IT TOUCHES THE TICKLE TRY XT J The First Dose Gives Immediate Reliet It Soothes and Heal.-5. People who have tried it say this of RICHARDS KURAKOLD A never-failing remedy for Coughs, Colds, Asthma, Bronchitis, Hoarseness, Diffi- culty of Breathing, and all Affections of the Throat, Chest, and Lungs. If you are HOARSE it will clear your voice in a few hours. Specially recommended to those exposed_to the inclemency of the weather. In Bottles 1/- and 2/6. JOHN W. RICHARDS,tM.P.S. Dispensing Chemist & Optician, (From Squir's, tLondon, His Majesty's Chemi fct) Pandy Square,TONYPANDY 4987
Allotments in the Rhondd 8. Handicapped by Land- owners. Why is there no General Demand? For several months past, the Rhondda District Council has been negotiating with local landowners for land for allotment purposes under the Allotments and Small Holdings Act. The following are among the replies received by the Clerk (Mr. W. P. Nicholas) in response to a com- munication enquiring whether they (the landowners) would be prepared to place at the disposal of the Council, if re- quired, land for the above purposes, and, if so, upon what terms: — Sir W. T. Lewis, Bute Estate: Shall have my attention as soon as I am free from the pressure of Parliamentary busi- ness." Mr. John M. Randall, Dunraven Estate: "-All the spare land Lord Dun- raven has at Treherbert is let out in garden allotments by the tenant of the farm, and at Tonypandy all the suitable land has been built upon. I do not know of any land belonging to Lord Dunraven available for the purpose of allotments." Mr. B. R. Heaton, Crawshay Bailey Estate: I am a little afraid that there is nothing on the Bailey Estate very suit- able for the purpose, but I will go very carefully into the matter and write you again." Colonel Turbervill: "I have only two farms over 50 acres in your district-Pen Pontrhondda (87 acres) and Troedyrhiw (214 acres), in both of which a consider- able amount is being taken up for build- ing. If you will let me know of any par- ticular piece of land which you wish to acquire for allotments, I will see whether I can arrange with the tenant to sub-let to you." Mr. David Treharne, Baglan Estate: There is no land available for allotment at present on the Baglan Estate in this district. We have, however, a number of plots already let for this purpose at Pentre, Pontygwaith and Bodringallt, but I may say that some of these change hands very often, whilst I let some 11 allotments at Penyfai, near Aberkenfig, four years ago, five of which have not been cultivated for the last year or two." Mr. A. O. Evans (Williams and Evans), Trealaw Estate: We placed your letter before Mr. Rhys Williams, who has not yet given us a reply. He is at present abroad, and will not be back for some time. We fear the matter must remain in abeyance until his return." The Clerk also communicated with the applicants for allotments, and pointed out to them that in any event the Council would not be able to provide allotments near their dwelling-houses as was desired in some instances, but that they would have to acquire a piece of ground in some part of the locality to be parcelled out to duly qualified applicants, and enquiring whether under those circumstances the applicants would be prepared to cultivate any land so allotted to them. The replies received disclosed a variety of tastes. While some of the applicants were prepared to cultivate land within a reasonable distance of their homes (the reasonable distance varying from a quarter to one mile), others declared they could not manage it if away from the house," whilst not a few were content to culti- vate land anywhere it was obtainable. The foregoing replies were considered at last Friday's meeting of the Council. The Clerk said the- had done every- thing in their power to get allotments for the public, but they were handicapped by the landowners. Moreover, there was an unwillingness on the part of the appli- cants to take the land unless it was near or adjoining their own gardens. It was for the Council to consider whether the replies received constituted a sufficient demand to justify the Council to com- pulsorily acquire these sites. Councillor Ben Davies was of the opinion that when the facts were more widely known that allotments could be had at a reasonable price, hundreds of allotments would be taken up. "I think," added Mr. Davies, "we should push this ques- tion further, and get to know whether these landlords and agents are prepared to let these portions." The Clerk: That is not the point. The question now is whether we are going to tackle these men. We cannot go and take so many acres in the hope that appli- cants will write. We must get the appli- cants to write first. Councillor Tom Harries: Is the proce- dure very expensive? The Clerk .I.o. Councillor Harries: Does it require a certain number? The Clerk: We must get a general demama. We have plastered the whole district so that people may know and give us their names. Councillor Harries said that one reason why there was not a greater demand was that there was no security of tenure about the land. After they had laboured with the land, the colliery owners or builders would require it for development and building purposes. Councillor Wight said that if they went further away there would be no insecurity of tenure. The matter was referred back to the Legal and Parliamentary Committee.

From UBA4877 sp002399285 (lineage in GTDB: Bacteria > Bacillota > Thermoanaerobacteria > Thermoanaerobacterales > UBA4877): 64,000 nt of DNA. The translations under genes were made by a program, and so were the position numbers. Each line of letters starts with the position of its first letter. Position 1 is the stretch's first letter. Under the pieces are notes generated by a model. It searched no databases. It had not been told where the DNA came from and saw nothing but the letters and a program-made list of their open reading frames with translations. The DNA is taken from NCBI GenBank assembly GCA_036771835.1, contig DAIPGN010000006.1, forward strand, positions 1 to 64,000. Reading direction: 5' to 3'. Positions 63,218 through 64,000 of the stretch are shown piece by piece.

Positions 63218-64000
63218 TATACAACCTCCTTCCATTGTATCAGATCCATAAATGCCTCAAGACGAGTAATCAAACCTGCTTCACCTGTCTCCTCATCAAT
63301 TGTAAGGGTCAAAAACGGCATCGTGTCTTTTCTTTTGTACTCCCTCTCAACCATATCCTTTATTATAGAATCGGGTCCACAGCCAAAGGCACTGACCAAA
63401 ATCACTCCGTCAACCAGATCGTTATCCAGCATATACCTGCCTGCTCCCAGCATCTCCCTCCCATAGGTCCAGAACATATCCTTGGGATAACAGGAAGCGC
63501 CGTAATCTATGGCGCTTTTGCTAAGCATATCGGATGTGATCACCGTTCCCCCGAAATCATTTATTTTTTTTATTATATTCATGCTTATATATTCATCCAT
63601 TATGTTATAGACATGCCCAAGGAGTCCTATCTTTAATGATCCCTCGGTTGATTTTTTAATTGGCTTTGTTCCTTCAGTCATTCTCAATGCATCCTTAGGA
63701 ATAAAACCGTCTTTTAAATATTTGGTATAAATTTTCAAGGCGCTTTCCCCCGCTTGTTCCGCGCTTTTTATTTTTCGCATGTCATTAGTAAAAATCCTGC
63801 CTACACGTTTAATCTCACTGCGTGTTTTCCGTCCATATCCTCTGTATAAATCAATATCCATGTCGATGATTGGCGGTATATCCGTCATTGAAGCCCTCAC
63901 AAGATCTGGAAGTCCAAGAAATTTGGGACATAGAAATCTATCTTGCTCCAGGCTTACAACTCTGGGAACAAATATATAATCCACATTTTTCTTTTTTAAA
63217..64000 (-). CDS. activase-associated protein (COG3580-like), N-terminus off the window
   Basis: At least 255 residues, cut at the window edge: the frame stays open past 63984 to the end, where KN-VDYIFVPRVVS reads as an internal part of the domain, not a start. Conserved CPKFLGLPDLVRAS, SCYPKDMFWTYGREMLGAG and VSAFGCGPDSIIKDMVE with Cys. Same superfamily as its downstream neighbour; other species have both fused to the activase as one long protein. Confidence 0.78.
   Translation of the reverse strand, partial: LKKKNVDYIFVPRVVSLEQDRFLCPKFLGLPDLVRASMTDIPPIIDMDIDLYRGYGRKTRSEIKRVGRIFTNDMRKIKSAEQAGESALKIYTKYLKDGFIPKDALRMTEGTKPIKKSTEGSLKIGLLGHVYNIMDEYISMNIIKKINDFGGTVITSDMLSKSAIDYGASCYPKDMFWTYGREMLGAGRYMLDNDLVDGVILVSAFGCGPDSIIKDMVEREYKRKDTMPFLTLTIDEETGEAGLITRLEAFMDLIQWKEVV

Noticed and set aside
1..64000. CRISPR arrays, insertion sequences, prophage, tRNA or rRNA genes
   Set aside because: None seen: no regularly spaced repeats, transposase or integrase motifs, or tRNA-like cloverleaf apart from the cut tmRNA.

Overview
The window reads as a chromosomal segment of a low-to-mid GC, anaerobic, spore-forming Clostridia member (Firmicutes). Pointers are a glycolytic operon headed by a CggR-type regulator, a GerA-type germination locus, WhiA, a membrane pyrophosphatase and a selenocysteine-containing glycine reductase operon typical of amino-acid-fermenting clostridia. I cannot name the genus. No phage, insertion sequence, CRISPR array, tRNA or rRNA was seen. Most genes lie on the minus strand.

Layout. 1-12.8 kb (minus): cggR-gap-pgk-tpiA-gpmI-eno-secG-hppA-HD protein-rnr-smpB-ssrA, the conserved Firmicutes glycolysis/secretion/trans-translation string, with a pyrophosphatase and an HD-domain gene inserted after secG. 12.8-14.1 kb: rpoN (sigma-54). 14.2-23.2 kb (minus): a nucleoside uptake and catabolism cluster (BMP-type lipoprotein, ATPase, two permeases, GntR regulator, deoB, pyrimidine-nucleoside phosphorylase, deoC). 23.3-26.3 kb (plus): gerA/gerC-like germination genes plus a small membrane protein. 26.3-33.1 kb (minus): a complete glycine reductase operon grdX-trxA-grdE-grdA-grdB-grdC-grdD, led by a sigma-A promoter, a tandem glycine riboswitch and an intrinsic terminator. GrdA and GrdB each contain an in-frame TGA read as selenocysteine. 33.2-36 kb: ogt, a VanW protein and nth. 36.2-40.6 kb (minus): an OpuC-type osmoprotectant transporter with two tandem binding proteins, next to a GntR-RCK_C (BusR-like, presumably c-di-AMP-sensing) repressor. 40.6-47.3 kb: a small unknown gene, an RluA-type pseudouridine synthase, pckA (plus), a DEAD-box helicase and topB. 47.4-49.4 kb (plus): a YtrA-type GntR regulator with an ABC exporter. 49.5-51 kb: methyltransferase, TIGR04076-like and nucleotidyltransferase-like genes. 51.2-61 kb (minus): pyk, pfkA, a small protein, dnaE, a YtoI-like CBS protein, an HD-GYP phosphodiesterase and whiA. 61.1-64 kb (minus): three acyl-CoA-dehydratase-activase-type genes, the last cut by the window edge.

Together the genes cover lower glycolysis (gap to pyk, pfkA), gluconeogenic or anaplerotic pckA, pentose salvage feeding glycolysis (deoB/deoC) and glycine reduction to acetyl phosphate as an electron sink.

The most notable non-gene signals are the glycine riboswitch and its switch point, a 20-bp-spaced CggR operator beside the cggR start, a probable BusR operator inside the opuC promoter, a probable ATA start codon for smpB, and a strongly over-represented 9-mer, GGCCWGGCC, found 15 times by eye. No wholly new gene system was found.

Llwynypia. The i many friends of Mrs. Martha bamuel, wife of Henry Samuel, 15, Oak- field Terrace, Llwynypia, will be pleased to learn of her recent success in gaining a Bcholarshipin the Maternity Nursing Examination of the County Council. DUNN'S NEW BOOT STORES, near
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Porth and District Trades and Labour Council. The monthly meeting of the above, Council was held at the Washington Hotel on Monday evening. There were present Alderman Morgan Williams and Coun- cillor Ben Davies. and representatives of the various colliery lodges of the district there were present also delegates from the Tramvvaymen's Union, Porth Shop Assistants' Union," the Municipal Em- ployees' Association, and the Gasworekrs' Union. Mr. Rhys Jones presided. The delegates of the Shop Assistants, M.E.A., the Tramwaymen, and Gas- i workers respectively reported that their lodges had decided to affiliate with the Trades and Labour Council. A sympathetic vote of condolence was moved with the wife of the late Mr. Geo. Caldicott, who for many years was secre- tary of the Labour Council. Apropos of the proposed vote of censure upon Councillor Ben Davies, the Lady Lewis delegate said his lodge had passed a vote of censure upon the Councillor, not merely because of the £100 voted by the District Council towards the reception and decorations in connection with the recent visit of Princess Louise, but because of the manner in which the Council had treated letters of protest from the Lady Lewis Lodge and the Pentre Trades and Labour Council. According to the Press, when -the letters were read, there was laughter, and naturally that was treating the letters with contempt. He did not wish them to think that they had any idea of opposing Councillor Ben Davies at the next election. Councillor Davies, in replying, said that he was not present at the meeting when the £100 was voted, so he had not voted for or against it. Alderman M. Williams and others spoke on the subject, and after some discussion, the matter was referred back to the various lodges for a mandate on the ques- tion. The Coedcae House Coal delegate brought forward a motion for securing more Welsh teaching in the schools. He urged that the Welsh language should be the medium through which other subjects should be taught, and not English. It was not enough that merely the Welsh language should he taught. Strong objection was raised to the motion by the Oymmer delegate, on the score that the Welsh language was not a useful subject. Not that there were objections to Welsh itself being taught, but outside of Wales it was thought prac- tically useless. An extension of French or German would be more useful. (Cries of No, no "). The matter was allowed to fall through. Mr. Tom Llewellyn was appointed dele- gate to W.E.A. Conference at Cardiff.